The Food Saga: The Chicken Era

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Welcome to my “Central and South America Food Saga“!

A lot of you were curious about the food we ate when we were traveling (especially a certain gentleman from Tulsa!), so I decided to make a mini-series. Today, we will see… the chicken era, aka food in Panama, Costa Rica, and to a lesser extend, Peru. This is by no mean an extensive gastronomic guide, but rather an overview of what two backpackers ate on the road, and what locals eat everyday.

In, Central America, as well as in Peru, you just need to know three words to order food: arroz (rice), frijoles (beans) and pollo (chicken). Makes life easy, doesn’t it! However, the food may be quite basic, and at one point, you’ll be desperate for something other than chicken. I mean, how much chicken can one eat???

In Central America, breakfast is somewhat a bit American-style: eggs, rice, beans are very common. A popular Costa Rican dish is gallo pinto: rice and beans fried together with spices such as cilantro, onion and peppers. Incidentally, Nicaragua also claims gallo pinto as its national dish – a big disagreement between the two countries. In Panama, you can have your eggs revueltos (scrambled), fritos (fried), duros (hard-boiled), pasado por agua (soft-boiled) etc. In Peru, desayuno americano (American breakfast) is also quite common, even if locals will also eat tamales (boiled corn with meat or cheese and wrapped in a banana leaf).

At lunch or at diner, the same ingredients are used: the usual rice and beans mix, plus some kind of meat (yes, most of the time, it is chicken). A common side dish in Central American is patacones (fried plantain), in Peru, it’s  choclo (corn).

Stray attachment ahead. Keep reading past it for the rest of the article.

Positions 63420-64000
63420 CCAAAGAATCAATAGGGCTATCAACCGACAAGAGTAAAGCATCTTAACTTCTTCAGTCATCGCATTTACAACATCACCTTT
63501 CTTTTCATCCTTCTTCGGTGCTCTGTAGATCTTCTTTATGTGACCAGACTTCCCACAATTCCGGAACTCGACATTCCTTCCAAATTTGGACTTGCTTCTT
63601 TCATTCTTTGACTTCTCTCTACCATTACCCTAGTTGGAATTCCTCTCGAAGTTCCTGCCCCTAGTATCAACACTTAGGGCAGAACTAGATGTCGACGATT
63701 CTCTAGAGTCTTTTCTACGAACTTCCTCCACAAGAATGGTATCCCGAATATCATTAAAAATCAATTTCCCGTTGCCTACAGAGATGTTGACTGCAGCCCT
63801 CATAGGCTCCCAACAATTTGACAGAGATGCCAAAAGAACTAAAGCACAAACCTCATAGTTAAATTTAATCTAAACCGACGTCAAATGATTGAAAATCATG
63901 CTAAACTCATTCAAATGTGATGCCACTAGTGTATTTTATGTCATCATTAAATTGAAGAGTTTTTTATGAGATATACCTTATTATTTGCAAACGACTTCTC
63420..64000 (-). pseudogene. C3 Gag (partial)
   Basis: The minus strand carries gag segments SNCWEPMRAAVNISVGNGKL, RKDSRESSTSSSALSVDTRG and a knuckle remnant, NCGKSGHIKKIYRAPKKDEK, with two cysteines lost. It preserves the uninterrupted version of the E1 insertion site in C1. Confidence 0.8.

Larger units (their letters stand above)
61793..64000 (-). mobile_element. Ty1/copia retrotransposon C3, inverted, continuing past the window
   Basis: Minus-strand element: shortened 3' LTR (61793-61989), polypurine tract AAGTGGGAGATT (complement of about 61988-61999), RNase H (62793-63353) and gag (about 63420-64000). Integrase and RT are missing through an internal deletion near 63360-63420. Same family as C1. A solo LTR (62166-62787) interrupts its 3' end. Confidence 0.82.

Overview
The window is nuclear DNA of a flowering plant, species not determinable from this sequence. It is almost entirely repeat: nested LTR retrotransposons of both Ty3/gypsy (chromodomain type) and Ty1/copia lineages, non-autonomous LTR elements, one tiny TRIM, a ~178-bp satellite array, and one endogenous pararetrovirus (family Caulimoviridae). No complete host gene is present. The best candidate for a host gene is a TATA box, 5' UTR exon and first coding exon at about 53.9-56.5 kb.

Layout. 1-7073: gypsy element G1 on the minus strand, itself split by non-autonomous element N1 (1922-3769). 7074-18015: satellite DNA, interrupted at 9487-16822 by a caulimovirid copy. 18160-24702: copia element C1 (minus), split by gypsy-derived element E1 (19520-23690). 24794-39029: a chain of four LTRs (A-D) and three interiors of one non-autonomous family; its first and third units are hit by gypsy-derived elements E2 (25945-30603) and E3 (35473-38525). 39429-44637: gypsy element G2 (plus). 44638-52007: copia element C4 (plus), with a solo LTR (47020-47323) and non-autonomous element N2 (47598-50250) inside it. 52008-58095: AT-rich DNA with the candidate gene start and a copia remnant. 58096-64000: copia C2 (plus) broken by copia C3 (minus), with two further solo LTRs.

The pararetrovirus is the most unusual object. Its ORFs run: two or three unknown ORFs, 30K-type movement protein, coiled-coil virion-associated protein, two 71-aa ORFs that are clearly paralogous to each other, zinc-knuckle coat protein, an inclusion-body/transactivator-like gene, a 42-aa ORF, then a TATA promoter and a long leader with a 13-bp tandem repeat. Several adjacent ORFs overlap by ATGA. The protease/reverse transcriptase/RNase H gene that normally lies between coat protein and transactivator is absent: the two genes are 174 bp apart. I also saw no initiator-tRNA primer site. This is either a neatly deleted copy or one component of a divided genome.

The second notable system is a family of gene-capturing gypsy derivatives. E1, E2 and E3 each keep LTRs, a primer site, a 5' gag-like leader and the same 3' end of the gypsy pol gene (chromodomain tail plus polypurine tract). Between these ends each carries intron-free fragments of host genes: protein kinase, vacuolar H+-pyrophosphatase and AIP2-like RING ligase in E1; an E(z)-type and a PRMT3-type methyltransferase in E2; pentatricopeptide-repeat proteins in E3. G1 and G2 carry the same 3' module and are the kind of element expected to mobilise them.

A interesting fact in Peru is the numerous chifas. Chifas (from the Chinese “chifan” 吃饭, to eat) are Peruvian-Chinese restaurants, typically serving fried rice, wantan soups and vegetable stir-fries. The food is nor very Chinese nor very Peruvian, but an interesting combination of the two, which locals of all socio-economic levels enjoy.

Markets are always very interesting to visit, but you need to have a strong stomach. The meat section can be quite a display, with cow heads and numerous dead chicken (and the smell, oh, the smell…). On the other side, spices are colorful and the veggie section is interesting to browse, since they are a lot of things we don’t have. All markets also have a snack area and it’s always packed at lunch with locals… great place to grab a bite, but make sure it’s clean enough!

Eating Breakfast In San Jose, Costa Rica

Eating Breakfast In San Jose, Costa Rica

Meat At The Market, Arequipa, Peru

Meat At The Market, Arequipa, Peru

Gallo Pinto Style Breakfast In Costa Rica

Gallo Pinto Style Breakfast In Costa Rica

Choclo Con Queso (Corn and Cheese) In Arequipa, Peru

Choclo Con Queso (Corn and Cheese) In Arequipa, Peru

Grabbing A Snack At The Market, Costa Rica

Grabbing A Snack At The Market, Costa Rica

Veggies At The Market, Peru

Veggies At The Market, Peru

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About Author

French woman in English Canada. World citizen, new mom, traveler, translator, writer and photographer. Looking for comrades to start a new revolution.

15 Comments

  1. Lovely post… I like peruvian food. Well, beyond chicken I can’t eat anytg like beef / pork.

    BTW.. veggies foto almost looked like an Indian market. Ever tried Indian food?